The point is this: while the risk is real, this is seasonal risk, not winter Armageddon (at least not yet). The news items do not change the weather. And ultimately we see and comprehend the supply situation. The Geo-politics and related headlines create the day to day volatility we are trading around. But the weather, (like Gas demand in summer) is what ultimately matters for the bigger seasonal trades.

Regardless, the stage has been set. The day to day volatility we are experiencing again from OPEC+, Russia, or EU news will certainly play havoc with the price of things. But the markets' real test will be how it reacts to the first whiff of winter weather. This is when we will finally gain some insight to market positioning. Until then, it's a guessing game as to which geopolitical headlines gyrate the markets based on fear and greed, but not freezing cold - it's not freezing cold YET. Regardless, it's out with the summer, and in with the winter we go!

Summer Bullet Dodged

While the focus the last several months has been on gasoline prices and what can be done to move them lower, a series of measures had been taken to do exactly that. A combination of Strategic inventory oil releases, the relaxation of the summer gasoline RVP standards and temporary suspensions of gasoline taxes appear to have done the job.

Continuous RB gasoline futures erase all YTD gains...

The only thing left to keep an eye on in regards to gasoline are inventory levels. As expected, stockpiles generally reach their lowest levels by the end of summer. We have been down here before. But, seasonally these stockpiles increase significantly during the fourth quarter. We expect to see the same pattern this year.

Still low on inventory, but the Summer fear dissipated along with higher prices...

Basically, stick a fork in gasoline as a headliner. The 'price' crisis appears to have been averted (barring any hurricane activity in the next 2 months). It's not even polling that well anymore when doing a quick Google trend search.

Anyway. We are very informed on the risk now.

Winter Gun Loaded

The headline risk has shifted to winter fuels and all the potential crisis that await us. Gazprom is beginning to spike as a trend, given they are ground zero when it comes to natural gas supplies to Europe this winter.

ULSD - aka Heating Oil - as a more transportable liquid energy source than natural gas, is being eyed as a 'proxy' for the winter shortage narrative in the petroleum complex. Unlike gasoline futures, ULSD prices have steadily increased this year, and remain above January levels (below). However, they have been stalling since July. Maybe the market is a little tired of the headlines. Still volatile, yes. Still strong also, given the weakness of the rest of the complex; but directionless for now.

Waiting for Weather Now...

It doesn't help that US distillate inventory levels remain near their lows. In fact, they have been in steady decline since March, 2020. This lends credence to the "undefined vulnerability" - Is there enough time to restock before it gets cold?

Inventories have done a dead-cat bounce so far...

Seasonal Price Trends and Drivers

A continuous futures chart, adjusted for heat content summarizes the above. Natural gas (green line below) and ULSD (red line below) are trending higher while gasoline and oil futures are stalling.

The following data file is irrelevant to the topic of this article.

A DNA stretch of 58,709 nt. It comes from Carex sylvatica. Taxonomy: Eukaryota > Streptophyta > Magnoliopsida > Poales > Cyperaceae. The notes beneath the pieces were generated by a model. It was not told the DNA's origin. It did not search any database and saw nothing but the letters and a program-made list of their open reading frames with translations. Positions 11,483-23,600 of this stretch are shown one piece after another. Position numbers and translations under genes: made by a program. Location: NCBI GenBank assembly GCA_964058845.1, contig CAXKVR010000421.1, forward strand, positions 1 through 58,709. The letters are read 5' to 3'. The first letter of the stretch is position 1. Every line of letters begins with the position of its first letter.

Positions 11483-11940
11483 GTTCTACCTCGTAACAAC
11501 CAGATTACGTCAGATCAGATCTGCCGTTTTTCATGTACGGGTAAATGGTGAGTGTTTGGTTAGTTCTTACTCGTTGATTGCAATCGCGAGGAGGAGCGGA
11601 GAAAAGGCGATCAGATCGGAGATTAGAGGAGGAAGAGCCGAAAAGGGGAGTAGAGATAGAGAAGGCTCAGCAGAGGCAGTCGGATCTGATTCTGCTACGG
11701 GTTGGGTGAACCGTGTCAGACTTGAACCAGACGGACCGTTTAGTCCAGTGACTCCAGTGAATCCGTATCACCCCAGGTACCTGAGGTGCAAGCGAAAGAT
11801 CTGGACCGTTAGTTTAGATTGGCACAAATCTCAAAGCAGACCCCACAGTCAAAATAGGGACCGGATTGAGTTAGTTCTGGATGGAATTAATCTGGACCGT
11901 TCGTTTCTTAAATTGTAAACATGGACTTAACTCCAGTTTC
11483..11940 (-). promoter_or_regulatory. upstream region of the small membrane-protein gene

The Energy Complex in Terms of Heat Utility...

Gasoline prices have been governing oil futures direction. But, gasoline cracks are now trending lower while distillate cracks (red line below) are on the rise.

Oil is bound to Gasoline, But Distillates are Looking at Europe....

There is undefined vulnerability that now rests squarely on fuels used to heat homes and generate electricity. Upside remains for ULSD as natural gas and LNG shows no signs of backing off yet. Even natural gas prices on the US east coast are trading well above ULSD in the peak winter months (red line below = Boston City gate NG futures).

ULSD still the cheapest play for substitution...

The US east coast competes with global LNG prices to attract imports during the winter as there is not enough US pipeline capacity to supply New England markets during this peak demand season. New England, however has more capacity to use ULSD as a fuel to make electricity than other parts of the US.

Bottom Line

As stated earlier, the first whiff of cold weather could usher in much higher ULSD prices given natural gas futures. ULSD remains the cheap seat and much hyped. That could just imply that Europe is paying through the nose for Gas like we all did for RB this summer and will ultimately mean little if the winter is mild. What is truly cheap now versus what is expensive depends on how markets react to weather news, not geo-political or Armageddon prep. Normal correlations are on hold and fundamentals have been repealed as far as we are concerned until the first cold snap. Then comes resolution.


EIA Inventory Recap - Week Ending 8/26/2022

Weekly Changes

The EIA reported a total petroleum inventory DRAW of (7.40) for the week ending August 26, 2022. Commercial inventories however, posted a weekly DRAW of 3.30.

YTD Changes

YTD total petroleum EIA inventory changes show a DRAW of 176.60 through the week ending August 26, 2022.

Inventory Levels

Commercial Inventory levels of Crude Oil (ex-SPR) compared to prior years are have gone from way above historical levels to surprisingly below historical levels and should continue to flounder while backwardation in the market persists. The real 'worrisome' figure is still distillate inventory levels.


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Sep 08, 2022

Brynne Kelly, I was wonder what your thoughts are on these EIA numbers...